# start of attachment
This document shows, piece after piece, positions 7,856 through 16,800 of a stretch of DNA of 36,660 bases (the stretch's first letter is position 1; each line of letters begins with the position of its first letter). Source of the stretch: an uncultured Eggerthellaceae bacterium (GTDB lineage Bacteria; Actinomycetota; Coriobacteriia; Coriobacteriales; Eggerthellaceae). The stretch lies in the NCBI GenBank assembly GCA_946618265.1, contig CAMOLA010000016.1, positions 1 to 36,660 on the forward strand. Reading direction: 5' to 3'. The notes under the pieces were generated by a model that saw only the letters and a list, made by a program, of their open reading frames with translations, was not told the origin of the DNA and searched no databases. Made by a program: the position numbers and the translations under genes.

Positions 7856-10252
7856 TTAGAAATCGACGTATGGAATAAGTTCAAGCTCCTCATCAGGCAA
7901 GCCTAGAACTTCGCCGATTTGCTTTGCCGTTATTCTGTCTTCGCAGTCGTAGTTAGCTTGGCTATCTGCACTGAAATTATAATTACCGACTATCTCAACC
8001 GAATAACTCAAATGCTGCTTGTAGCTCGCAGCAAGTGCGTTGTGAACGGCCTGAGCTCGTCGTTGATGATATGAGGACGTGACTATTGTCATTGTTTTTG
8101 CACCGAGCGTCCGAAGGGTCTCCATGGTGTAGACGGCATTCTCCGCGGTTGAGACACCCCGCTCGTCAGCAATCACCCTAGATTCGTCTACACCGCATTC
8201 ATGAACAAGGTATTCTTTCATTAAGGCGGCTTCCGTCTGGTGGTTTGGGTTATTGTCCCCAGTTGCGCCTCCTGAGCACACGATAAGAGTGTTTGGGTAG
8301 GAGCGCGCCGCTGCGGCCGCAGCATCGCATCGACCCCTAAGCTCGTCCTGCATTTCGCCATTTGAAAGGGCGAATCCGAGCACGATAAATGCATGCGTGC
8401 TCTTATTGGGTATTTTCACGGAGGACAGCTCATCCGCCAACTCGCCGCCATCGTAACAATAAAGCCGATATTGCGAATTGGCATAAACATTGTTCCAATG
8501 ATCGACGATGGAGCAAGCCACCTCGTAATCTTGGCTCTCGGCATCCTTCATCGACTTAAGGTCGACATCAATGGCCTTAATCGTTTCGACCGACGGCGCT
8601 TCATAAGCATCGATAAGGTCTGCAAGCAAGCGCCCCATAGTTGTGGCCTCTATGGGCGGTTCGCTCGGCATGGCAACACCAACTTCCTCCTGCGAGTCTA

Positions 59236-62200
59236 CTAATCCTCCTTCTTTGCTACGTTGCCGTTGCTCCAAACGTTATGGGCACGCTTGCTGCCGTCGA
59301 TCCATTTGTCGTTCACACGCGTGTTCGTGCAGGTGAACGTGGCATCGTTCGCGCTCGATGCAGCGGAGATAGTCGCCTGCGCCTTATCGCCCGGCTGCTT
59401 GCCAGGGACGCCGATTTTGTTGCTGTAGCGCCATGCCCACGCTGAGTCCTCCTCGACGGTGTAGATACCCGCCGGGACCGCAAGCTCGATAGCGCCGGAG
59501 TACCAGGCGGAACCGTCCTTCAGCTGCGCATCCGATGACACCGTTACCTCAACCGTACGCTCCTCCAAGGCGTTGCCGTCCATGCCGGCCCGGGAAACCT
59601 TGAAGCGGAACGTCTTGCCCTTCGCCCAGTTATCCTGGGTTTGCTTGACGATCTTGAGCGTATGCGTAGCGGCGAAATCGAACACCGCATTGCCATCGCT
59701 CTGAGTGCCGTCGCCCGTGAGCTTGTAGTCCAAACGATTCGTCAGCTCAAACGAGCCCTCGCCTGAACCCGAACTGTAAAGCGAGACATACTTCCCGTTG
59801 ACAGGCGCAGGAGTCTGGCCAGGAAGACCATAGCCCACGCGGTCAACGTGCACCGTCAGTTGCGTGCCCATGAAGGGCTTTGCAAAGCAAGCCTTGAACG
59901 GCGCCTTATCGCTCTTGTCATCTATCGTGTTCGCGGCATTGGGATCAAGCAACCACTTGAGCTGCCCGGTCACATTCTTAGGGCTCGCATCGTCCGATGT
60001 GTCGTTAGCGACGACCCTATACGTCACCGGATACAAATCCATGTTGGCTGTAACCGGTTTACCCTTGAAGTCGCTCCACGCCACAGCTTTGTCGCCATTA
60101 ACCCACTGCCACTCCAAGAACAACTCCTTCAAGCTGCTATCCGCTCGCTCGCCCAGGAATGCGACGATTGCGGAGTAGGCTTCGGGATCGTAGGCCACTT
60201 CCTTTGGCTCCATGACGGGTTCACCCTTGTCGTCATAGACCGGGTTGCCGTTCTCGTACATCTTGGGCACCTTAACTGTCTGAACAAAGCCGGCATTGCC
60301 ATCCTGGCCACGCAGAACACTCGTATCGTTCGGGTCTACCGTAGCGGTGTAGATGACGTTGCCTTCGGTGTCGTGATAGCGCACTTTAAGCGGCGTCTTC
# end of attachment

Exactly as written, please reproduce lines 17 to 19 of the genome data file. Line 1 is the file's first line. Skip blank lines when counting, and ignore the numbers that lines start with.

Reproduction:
59601 TGAAGCGGAACGTCTTGCCCTTCGCCCAGTTATCCTGGGTTTGCTTGACGATCTTGAGCGTATGCGTAGCGGCGAAATCGAACACCGCATTGCCATCGCT
59701 CTGAGTGCCGTCGCCCGTGAGCTTGTAGTCCAAACGATTCGTCAGCTCAAACGAGCCCTCGCCTGAACCCGAACTGTAAAGCGAGACATACTTCCCGTTG
59801 ACAGGCGCAGGAGTCTGGCCAGGAAGACCATAGCCCACGCGGTCAACGTGCACCGTCAGTTGCGTGCCCATGAAGGGCTTTGCAAAGCAAGCCTTGAACG